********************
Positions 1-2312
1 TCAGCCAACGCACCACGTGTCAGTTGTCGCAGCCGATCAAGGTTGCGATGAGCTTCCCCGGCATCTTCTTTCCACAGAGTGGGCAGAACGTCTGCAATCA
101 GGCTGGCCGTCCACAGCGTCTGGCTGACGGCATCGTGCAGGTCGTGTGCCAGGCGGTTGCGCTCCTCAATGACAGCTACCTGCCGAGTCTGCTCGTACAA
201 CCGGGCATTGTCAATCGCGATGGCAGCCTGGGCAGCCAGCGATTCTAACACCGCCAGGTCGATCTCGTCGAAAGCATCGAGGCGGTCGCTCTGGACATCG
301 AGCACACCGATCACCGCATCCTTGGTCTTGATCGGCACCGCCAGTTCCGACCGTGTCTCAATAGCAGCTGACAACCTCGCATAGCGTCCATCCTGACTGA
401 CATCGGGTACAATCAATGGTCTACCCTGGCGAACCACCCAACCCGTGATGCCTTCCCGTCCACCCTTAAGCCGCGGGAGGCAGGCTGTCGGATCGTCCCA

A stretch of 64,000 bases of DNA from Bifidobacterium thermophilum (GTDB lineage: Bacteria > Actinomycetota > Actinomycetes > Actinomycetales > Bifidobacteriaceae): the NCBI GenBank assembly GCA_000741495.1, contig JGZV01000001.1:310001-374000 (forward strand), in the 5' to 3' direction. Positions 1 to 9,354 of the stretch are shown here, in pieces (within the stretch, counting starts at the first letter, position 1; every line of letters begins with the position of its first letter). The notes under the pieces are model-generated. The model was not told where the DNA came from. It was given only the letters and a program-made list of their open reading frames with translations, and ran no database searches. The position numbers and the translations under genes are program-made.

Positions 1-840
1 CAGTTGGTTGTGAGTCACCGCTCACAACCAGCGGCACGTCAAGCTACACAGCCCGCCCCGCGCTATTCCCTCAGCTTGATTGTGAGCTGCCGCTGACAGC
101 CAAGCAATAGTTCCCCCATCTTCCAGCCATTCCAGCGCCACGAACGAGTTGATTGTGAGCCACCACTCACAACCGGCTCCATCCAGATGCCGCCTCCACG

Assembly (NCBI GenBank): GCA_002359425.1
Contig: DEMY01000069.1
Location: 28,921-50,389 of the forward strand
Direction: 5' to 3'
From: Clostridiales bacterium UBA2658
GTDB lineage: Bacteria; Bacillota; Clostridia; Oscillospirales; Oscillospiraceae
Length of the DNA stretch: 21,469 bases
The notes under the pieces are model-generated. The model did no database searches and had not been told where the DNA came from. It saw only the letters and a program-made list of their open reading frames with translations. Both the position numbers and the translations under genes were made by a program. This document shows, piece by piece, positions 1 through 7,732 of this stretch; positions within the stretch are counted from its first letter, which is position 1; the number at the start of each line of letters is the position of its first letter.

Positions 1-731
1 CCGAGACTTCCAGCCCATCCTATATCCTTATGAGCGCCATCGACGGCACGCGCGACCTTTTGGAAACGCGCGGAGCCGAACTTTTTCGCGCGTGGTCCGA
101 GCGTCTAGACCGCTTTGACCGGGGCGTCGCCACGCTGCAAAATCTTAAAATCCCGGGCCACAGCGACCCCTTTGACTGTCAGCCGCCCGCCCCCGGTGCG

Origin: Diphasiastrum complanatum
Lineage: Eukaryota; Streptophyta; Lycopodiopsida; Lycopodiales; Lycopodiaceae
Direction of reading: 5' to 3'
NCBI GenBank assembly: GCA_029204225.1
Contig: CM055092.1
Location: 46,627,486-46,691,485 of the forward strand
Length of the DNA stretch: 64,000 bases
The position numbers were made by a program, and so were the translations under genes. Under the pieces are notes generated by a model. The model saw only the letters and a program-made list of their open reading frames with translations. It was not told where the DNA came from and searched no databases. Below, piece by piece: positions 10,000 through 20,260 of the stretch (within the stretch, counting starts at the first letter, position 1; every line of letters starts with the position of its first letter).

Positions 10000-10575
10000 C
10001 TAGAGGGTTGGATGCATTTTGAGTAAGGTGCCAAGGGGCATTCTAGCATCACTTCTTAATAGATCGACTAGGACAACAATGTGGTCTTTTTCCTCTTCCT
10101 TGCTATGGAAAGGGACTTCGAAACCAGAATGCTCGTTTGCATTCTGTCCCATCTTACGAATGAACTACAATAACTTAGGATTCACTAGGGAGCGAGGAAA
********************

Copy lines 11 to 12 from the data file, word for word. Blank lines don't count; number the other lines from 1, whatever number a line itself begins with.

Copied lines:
Assembly (NCBI GenBank): GCA_002359425.1
Contig: DEMY01000069.1